The American Society of Clinical Oncology, or ASCO, conference is just around the corner, but one subgroup of cancer researchers just had their own gathering, as breast cancer researchers came together in person for the first time since the start of the pandemic at the ESMO Breast Cancer congress.
pharmaphorum sat down with Sunil Verma, global head of oncology, medical, at AstraZeneca, to discuss three studies that were presented at the show, which demonstrate a few of the ways oncology is advancing through precision medicine and targeted therapies.
The Trojan horse
All three of the studies Verma mentioned involved antibody-drug conjugates (ADCs), a treatment modality that’s now about a decade old but still ripe for innovation.
“An antibody-drug conjugate is where you connect and link a chemotherapy to an antibody,” Verma said. “That antibody-drug conjugate then docks on the cancer cell receptor. And once it’s present there, it’s taken up by the cancer cell. So there’s a Trojan horse-like mechanism to deliver chemotherapy right to the cancer cell.”
Directing the chemotherapy directly to the cells that need it is a huge step forward from traditional chemotherapy, which comes with a host of side effects from radiation hitting healthy cells. While directed chemotherapy isn’t totally free of side effects, it reduces them. Furthermore, it allows for sustained treatment, whereas traditional chemotherapy can hit limits where treatment has to be stopped.
The challenge is that the crucial receptors, where the docking occurs, are not one size fits all. So researchers have to explore a number of different receptor candidates to make drugs that work for the highest number of patients.
The Daisy Study – ADCs in HER2-expressive patients
As industry and academic researchers push forward in the fight against cancer, precision medicine is one of their most important frontiers. But in order to develop more and more effective targeted therapies, sometimes researchers have to first adjust their understanding of different conditions and how they’re classified.
One study, called the Daisy study, pointed to a new way of thinking about classification in breast cancer, where typically patients are defined as either HER2 positive or HER2 negative based on the presence or absence of the human epidermal growth factor receptor 2 (HER2) protein.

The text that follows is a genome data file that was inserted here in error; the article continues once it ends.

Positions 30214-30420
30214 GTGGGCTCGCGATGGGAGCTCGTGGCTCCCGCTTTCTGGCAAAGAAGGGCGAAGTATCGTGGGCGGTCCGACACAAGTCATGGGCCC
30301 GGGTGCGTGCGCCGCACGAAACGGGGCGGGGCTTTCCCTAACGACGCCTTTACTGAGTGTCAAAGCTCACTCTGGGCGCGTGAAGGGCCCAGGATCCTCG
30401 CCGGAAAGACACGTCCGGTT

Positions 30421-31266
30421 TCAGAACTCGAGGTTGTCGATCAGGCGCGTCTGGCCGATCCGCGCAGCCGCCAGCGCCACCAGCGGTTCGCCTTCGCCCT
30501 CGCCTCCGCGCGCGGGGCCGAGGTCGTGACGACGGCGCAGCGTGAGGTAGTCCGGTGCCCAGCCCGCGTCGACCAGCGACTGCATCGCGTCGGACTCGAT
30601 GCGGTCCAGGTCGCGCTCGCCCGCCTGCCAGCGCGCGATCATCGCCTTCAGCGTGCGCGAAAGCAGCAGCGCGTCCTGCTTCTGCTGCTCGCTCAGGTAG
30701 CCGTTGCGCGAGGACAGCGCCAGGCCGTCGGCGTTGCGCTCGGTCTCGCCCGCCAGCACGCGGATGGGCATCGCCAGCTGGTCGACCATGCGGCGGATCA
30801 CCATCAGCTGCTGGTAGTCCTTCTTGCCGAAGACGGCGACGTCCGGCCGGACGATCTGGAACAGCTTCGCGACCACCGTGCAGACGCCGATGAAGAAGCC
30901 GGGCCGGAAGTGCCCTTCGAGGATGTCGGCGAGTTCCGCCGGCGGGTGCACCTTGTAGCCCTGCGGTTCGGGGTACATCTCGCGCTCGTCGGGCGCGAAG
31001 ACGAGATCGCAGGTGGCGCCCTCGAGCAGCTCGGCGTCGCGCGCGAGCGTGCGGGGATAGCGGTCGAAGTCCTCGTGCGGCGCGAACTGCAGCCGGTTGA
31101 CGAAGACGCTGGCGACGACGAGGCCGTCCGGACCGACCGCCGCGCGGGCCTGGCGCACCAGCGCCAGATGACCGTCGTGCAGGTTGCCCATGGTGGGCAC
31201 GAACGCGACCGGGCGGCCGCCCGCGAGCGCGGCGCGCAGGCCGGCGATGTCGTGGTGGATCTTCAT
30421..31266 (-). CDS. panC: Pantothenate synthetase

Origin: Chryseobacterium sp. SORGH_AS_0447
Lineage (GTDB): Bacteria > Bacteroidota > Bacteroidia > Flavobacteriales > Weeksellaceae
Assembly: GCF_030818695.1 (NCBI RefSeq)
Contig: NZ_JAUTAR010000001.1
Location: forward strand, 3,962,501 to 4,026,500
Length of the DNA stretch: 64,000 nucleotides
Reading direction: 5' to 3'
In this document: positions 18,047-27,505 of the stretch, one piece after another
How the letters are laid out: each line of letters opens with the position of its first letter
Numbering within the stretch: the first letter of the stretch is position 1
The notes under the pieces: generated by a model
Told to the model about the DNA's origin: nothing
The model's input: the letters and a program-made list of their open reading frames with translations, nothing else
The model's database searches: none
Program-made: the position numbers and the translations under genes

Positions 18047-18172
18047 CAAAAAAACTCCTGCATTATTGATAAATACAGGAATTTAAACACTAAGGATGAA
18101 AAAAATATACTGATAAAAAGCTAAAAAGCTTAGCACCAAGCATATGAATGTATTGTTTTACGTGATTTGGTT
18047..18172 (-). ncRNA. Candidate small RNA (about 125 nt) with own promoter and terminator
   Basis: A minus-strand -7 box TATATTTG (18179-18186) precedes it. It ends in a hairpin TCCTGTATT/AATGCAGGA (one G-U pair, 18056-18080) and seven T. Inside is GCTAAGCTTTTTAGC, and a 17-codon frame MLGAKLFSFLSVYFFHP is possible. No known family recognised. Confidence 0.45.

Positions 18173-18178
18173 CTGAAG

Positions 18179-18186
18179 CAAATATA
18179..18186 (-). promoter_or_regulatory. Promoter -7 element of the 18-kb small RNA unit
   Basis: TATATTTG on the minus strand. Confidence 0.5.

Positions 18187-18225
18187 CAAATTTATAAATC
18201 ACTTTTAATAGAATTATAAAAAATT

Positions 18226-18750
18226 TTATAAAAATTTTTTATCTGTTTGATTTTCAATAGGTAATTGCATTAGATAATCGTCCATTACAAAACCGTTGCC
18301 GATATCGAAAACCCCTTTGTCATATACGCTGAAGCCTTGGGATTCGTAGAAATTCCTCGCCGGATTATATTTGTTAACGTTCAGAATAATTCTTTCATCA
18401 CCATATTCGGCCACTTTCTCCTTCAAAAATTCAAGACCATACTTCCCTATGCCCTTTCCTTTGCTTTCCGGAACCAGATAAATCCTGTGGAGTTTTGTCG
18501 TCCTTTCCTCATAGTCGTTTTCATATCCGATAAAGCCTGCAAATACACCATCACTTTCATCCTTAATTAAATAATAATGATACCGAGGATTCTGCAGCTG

“Traditionally, when we talk about HER2 targeted treatments, they work for HER2 positive breast cancer, accounting for about 15% to 20% of all breast cancer,” Verma told pharmaphorum. “But up to 50% of breast cancer has what we call HER2 expression, that is traditionally not classified as HER2 positive disease, and therefore previously was not considered to be targetable. The data that was shared at this ESMO Breast meeting shows that there is potential activity in not only the traditional HER2 positive patients, but also in HER2 expressing patients.”
Further studies need to be conducted (and indeed are set to be presented at ASCO next month), but these findings could essentially triple the eligible patient pool for the class of antibody-drug conjugates that use HER2 receptors to deliver targeted chemotherapy.
The Tuxedo Study – Can HER2 cross the blood-brain barrier?
Another exciting study dealt with patients whose breast cancer has metastasised, or spread, to the brain. These patients normally have a poor prognosis because traditional therapies can’t cross the blood-brain barrier to attack those tumors.
The Tuxedo Study demonstrated that HER2-targeted ADCs, in this case AZ’s Enhertu, could be effective in those patients.
“The response rate was close to 74% and the median progression pre survival was close to 14 months,” Verma said. “That’s a pretty remarkable finding, suggesting that Enhertu can cross the blood brain barrier and can help patients with both stable brain metastates and potentially also in patients with active brain metastases. So we are doing a large study (Destiny Breast 12) to further learn about HER2’s activity in patients with active brain metastases.”
The Begonia Study – Promising combination therapies
The final study Verma discussed dealt with a different class of ADCs – Trope2 ADCs rather than HER2 ADCs. The study looked at the use of Dato-DxD, a Trope2 ADC developed in partnership between AstraZeneca and Daichii-Sankyo, in patients with metastatic triple negative breast cancer. The study looked at potential benefits of combining an ADC with an immunotherapy, in this case, a drug called durvalumab.
“The combination, when given to patients, showed quite an impressive response rate of around 74%. Many of these patients were still responding, even though the follow up was quite short, but there appears to be a maintained benefit,” Verma said. “This is one of the highest reported response rates that we have seen in this setting of first line triple negative breast cancer. The other unique attribute, of course, is that by combining an antibody-drug conjugate with an immunotherapy, we may be able to initiate the immune cascade to make these cancer cells more sensitive to immunotherapies.”
Precision medicine opens up many new options for patients with cancer, but it also complicates oncology, as researchers must focus on each distinct form of cancer, in order to ultimately provide working treatments for every patient.
“To me, personalised medicine is when we have the patient at the center to make sure that their patient experience is improved, which it has, and their quality of life and their side effects will also be better than traditional medicine,” Verma said. “So I think we need to go increasingly from precision medicine to personalized medicine so that the patients’ lives continue to get better.”
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